How to Spot Signs of Dehydration in Type 2 Diabetes
It's important to get ready, stay hydrated, and avoid dehydration with type 2 diabetes. But how do you know if you’re getting enough fluids to beat the heat? Knowing the signs of dehydration in type 2 diabetes is the first step to correcting the problem.
Signs of dehydration in type 2 diabetes
Here are three signs to watch out for:1
Urine color and dehydration
While you may not appreciate analyzing your bathroom habits, it’s a great way to assess your hydration status. Aim for a light-yellow color, similar to lemonade. If your urine is dark yellow or orange, it means that your body is dehydrated. If your urine is clear as water, consider how quickly you consume your water. People who drink too fast may excrete urine that appears well hydrated, but is unabsorbed water from the body.
Weight fluctuations with dehydration
For those who are weight stable, monitoring the number on the scale can help track their hydration status. If your morning weight is less than usual, you may have missed yesterday’s hydration mark. If so, it may require some additional effort to rehydrate the body. Just remember to sip, don’t chug!
That thirsty feeling
If you feel thirsty or have a parched, dry mouth, you are unfortunately already dehydrated. Drink slowly and frequently throughout the day to minimize this bodily cue.
Why is hydration so important?
Have you ever seen how wilted flowers perk up when you water them adequately? Well, our cells also need the right amount of water, so we feel alert and active. Drinking adequate fluids helps with more than energy; it can keep you from eating when you’re not hungry! The next time you want a snack, pause and check your water intake, it could be that you are simply thirsty. The hypothalamus, part of the brain that regulates thirst, often can’t distinguish between thirst and hunger cues. When your dehydrated, your body receives mixed signals on hunger. The bottom line is that drinking enough water throughout the day ensures adequate hydration status and helps deter overeating.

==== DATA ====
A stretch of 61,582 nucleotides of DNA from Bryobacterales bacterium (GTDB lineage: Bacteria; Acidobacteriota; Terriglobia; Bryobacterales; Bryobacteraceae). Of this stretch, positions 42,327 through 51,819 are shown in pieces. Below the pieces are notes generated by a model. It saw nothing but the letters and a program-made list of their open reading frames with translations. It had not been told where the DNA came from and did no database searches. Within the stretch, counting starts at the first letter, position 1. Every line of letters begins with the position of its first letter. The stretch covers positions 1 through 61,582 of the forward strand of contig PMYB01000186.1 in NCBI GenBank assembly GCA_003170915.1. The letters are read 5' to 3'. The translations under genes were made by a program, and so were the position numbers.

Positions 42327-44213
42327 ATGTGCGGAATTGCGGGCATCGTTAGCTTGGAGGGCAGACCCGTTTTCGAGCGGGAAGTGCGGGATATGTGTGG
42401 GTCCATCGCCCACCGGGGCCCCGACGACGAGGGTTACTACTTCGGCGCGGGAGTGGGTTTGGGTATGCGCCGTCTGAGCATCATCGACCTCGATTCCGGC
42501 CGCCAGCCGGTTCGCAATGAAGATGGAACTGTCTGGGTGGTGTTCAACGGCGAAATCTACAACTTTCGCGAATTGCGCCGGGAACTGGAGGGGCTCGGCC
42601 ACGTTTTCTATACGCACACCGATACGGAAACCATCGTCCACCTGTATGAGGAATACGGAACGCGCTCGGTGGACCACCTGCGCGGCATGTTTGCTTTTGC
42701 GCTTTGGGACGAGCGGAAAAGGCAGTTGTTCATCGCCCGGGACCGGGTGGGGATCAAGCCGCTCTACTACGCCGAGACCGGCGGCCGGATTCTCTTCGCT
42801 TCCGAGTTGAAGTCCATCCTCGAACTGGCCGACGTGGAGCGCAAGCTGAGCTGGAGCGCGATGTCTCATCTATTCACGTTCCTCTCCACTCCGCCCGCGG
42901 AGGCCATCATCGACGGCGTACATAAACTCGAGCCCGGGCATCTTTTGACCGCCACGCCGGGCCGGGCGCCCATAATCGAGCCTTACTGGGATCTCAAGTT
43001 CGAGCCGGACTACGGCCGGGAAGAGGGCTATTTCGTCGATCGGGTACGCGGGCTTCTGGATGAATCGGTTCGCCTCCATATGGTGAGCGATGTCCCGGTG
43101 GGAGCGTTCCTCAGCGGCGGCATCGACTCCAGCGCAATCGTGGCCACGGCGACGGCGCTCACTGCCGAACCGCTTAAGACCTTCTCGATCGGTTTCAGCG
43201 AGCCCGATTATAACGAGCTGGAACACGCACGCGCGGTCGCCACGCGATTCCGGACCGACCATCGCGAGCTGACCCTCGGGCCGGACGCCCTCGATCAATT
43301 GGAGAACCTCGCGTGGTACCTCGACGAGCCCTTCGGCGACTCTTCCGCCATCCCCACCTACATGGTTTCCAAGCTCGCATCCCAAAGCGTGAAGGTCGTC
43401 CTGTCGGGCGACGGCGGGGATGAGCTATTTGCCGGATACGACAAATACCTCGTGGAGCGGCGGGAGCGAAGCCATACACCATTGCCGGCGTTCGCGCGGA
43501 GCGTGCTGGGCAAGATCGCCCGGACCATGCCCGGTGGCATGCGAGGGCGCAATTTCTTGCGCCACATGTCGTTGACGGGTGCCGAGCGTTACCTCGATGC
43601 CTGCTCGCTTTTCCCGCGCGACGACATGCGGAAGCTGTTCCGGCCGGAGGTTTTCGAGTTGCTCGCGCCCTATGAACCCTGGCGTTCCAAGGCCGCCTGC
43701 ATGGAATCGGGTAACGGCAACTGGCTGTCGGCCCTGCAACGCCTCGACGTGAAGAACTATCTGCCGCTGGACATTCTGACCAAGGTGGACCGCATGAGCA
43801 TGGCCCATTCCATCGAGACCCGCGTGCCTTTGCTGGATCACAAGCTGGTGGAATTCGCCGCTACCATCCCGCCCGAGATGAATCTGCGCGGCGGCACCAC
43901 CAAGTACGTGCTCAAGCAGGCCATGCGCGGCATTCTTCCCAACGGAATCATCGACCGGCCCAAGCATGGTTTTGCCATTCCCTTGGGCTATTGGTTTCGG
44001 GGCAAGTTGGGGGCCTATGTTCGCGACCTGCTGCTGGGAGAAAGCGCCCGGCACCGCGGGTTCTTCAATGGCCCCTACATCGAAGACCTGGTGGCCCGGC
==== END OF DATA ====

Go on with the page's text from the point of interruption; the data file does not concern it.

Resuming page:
5 easy tips to avoid dehydration
- Carry a water bottle. Eliminate the issue of “out of sight, out of mind.” Having fluids accessible will make you more likely to make hydration an all-day affair. Glass water bottles, covered in silicone to prevent breaking, don’t leave any scents or lingering tastes.
- Keep electrolyte packets handy. On a hot day, even light physical activity can cause you to break quite the sweat! Keep these practical packets in your car, gym bag, or purse for times of need. Choose a low sugar or zero-calorie sugar-substitute electrolyte beverage. If you have high blood pressure, start with half a tablet, or dilute the drink. Always choose those with lower sodium when comparing brands.
- Pre-exercise hydration. 2-3 hours before exercise, consume at least 16 oz of fluid. Then, consume 8 oz of fluid 15 minutes before the workout.2 This ensures that you start your training well hydrated and ready to perform at your best!
- Eat your water. Include high water content veggies with your meals, such as cucumber, celery, lettuce, or watermelon, to replenish water loss throughout the day. Check out these veggies high in water intake.
- Check your urine. If it’s almost clear or light yellow in color, that’s a good sign. Darker colors, on the other hand, indicate you need to rehydrate. Urine color is a simple way to determine your baseline hydration level.3
In the end, hydration is vital for everyone! People with diabetes are at a higher risk of complications due to its negative effect on blood sugar. With a few easy tips, we can continue to let the good times roll. Don't forget to stay hydrated!
Do you live with any sleep disorders (eg. insomnia, sleep apnea, RLS) in addition to your diabetes?